2. In addition to Marni Bates' post that I linked to yesterday about the YA Rita, where a number of great things are happening in the comments, Bria Quinlin has this post with covers of books that were submitted this year.  Her point that even if you were not familiar personally with RWA and the Ritas is that these (and other awards) are often first stops for book stores and libraries.  It's not their only source of information, but it's one less way for people to hear about these books.  I confess, looking through the list, my should read pile got bigger. 
3. And I enjoyed this post about how folktales evolve much like, well, as the title says, biological species.

Wednesday, December 04, 2013

YA, Ritas, and Rules

So, this year the RWA Rita awards did not receive enough submissions for the Young Adult category. I am beyond sad about this.  I think YA is an important segment of the romance community, and I share in everyone's sadness because I know I've read some great YA romances this year and I'm sad they (possibly) won't have the chance to compete. 
This has happened before.  YA got cancelled once before in 2007, also due to lack of entries and you know what happened that year - a YA romance (that I am not remotely impartial about) won Best Contemporary Single Title.  So, my first hope is that most of the YA submissions chose a second category.  And I hope that next year lots more people enter.  (You know, if their book is a YA romance.) 
Now, there's been some discussion about the rules change affecting people's submissions.  There's a great breakdown of the category change and some of the other changes here. I actually think that this year's revision made the category a little broader, but that's my perspective.  Yes, I realize that not every YA with kissing fits into that definition, but, well, it's the the YA with kissing award, it's YA romance.  Yes, I agree with Marni Bates's post that awards are important.  Honoring the great work people are doing is important.  There are other awards out there for YA, be it romance or not.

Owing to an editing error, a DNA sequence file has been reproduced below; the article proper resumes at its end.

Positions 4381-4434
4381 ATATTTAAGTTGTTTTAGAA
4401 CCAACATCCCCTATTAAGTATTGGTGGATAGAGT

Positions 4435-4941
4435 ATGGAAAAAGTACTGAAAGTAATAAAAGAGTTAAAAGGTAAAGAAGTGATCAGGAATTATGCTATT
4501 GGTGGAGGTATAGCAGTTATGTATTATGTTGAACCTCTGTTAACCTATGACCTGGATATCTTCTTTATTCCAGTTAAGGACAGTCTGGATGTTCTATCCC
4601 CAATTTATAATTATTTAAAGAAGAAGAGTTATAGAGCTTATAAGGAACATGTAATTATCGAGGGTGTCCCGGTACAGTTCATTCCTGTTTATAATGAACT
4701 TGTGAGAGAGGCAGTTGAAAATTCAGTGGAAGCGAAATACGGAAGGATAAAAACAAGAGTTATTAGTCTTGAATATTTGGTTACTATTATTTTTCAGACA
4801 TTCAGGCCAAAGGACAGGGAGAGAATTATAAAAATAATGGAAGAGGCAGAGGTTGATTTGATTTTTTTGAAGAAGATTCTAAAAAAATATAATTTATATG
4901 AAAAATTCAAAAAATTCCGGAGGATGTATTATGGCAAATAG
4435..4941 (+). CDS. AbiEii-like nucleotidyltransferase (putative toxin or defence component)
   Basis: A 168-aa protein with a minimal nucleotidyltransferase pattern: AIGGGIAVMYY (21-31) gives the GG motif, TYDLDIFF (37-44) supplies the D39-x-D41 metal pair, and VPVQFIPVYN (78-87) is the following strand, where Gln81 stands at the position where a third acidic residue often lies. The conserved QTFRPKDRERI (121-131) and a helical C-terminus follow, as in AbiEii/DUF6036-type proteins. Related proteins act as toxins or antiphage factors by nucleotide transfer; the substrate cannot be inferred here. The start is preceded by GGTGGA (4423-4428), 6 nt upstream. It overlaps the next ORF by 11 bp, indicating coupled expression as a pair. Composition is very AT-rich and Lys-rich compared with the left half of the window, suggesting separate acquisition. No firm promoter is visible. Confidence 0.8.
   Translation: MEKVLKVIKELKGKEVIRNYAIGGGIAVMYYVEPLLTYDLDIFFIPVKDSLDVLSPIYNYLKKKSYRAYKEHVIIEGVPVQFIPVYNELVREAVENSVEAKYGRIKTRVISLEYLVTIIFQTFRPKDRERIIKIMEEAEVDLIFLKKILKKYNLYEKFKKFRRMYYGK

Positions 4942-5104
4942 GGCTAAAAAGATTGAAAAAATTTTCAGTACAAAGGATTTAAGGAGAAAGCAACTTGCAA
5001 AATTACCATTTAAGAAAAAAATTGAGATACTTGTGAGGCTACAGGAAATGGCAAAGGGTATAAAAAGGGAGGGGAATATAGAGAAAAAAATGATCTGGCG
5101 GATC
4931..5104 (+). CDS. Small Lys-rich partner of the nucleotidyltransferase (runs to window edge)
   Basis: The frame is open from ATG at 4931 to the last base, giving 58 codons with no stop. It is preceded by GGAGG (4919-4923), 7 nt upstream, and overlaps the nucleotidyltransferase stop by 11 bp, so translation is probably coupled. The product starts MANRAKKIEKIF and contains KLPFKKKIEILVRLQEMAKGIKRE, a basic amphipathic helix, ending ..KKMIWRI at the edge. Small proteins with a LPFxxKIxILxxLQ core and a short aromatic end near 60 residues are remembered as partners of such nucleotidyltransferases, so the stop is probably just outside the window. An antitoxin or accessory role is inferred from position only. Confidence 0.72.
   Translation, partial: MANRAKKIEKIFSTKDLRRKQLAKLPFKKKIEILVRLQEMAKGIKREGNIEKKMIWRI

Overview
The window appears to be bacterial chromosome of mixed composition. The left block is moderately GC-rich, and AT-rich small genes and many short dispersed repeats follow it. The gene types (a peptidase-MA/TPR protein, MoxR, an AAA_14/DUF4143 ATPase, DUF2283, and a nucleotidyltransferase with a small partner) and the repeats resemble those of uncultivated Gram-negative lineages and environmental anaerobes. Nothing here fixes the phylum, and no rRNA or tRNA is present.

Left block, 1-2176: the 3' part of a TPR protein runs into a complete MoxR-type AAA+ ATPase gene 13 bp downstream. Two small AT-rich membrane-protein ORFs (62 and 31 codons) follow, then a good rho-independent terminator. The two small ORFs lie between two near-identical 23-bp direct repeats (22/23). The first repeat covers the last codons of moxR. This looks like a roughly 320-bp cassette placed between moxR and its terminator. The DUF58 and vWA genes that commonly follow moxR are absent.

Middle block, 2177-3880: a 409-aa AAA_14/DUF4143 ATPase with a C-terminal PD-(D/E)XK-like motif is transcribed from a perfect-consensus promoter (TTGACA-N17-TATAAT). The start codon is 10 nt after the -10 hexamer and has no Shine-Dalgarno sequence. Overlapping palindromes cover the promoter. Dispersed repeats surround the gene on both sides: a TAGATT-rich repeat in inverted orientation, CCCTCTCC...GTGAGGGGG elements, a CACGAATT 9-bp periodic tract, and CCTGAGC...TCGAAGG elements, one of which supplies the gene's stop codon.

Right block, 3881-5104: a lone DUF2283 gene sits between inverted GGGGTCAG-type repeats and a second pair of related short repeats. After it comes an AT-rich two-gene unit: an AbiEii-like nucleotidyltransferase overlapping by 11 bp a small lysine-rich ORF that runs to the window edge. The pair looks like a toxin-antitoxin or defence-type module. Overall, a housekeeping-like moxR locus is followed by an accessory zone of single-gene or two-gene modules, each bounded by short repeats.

But, I also understand that managing this contest is a huge undertaking for RWA.  They made bold changes last year, upping the total number of entries (since last year it filled up fast), adding eligibility for self-published books, they added a category, and smooshed some together. I would say there are bound to be bumps the first year, but it seems like the contest gets tweaked a little every year.  Now, what does this have to do with the YA category?  Well, the raising of the number of entries actually impacted the threshold for a category to remain this year.  So, if they received 2000 entries, they would need 100 of those to be YA books*.  And remember that's 100 YA romances, published in 2013, by a member of RWA. All of those things have to be true.  I think it's possible there are 100 of those.  But, given there were a record number of entries the first day, given you have to pay to enter, I can see how some people might not have gotten to it.  Yes, all those barriers (except possibly the number) were there before. 
So, here's what I hope.  I hope that more people submit their (eligible, actual YA romance) book next year so the category can return.  I hope all the YA Golden Heart Finalists get deals and submit those books. 
Yes, writing and reading great books is what matters most.  But, winning things is nice too.

*I tried to find a link to where it says that specifically, and I can't, but that is my understanding. 

Monday, December 02, 2013

Post-NaNo Thoughts

I participated in NaNoWrimo once again this year, and won, ahem, early. The draft is still about 5000 words from being done and then will require some impressive rearranging and revising but it's a story that had been percolating in my brain for a long time, which I had joking claimed would be done by 2020, so (fingers crossed) I am ahead of schedule.  (Sometimes setting a low bar for yourself is a good thing.)
I wrote more than I've ever written for NaNo, and while some (much) of that will get cut, rearranged, and changed beyond belief later, it's still really good. As with everything, the joy of doing this as a global group is that lots of other people were writing and suffering or hitting the zone along with you.  And of course, I did more than some people and less than some people.  (Seriously, there's someone out there that wrote 900,000 words.  I just want to nap reading that. (I mean, yay for them, but wow.) 
So the point of this is, I wrote just over 70k, and that's amazing. It's easy to get caught up in your progress compared to others, instead of basking in how well I did compared to my own goal (which was to hit 50k early and keep on writing each day, which I did).  So, yay.  Going to try and get the first draft wrapped up this week.  And then I get to bask for a minute or two before I start revising things.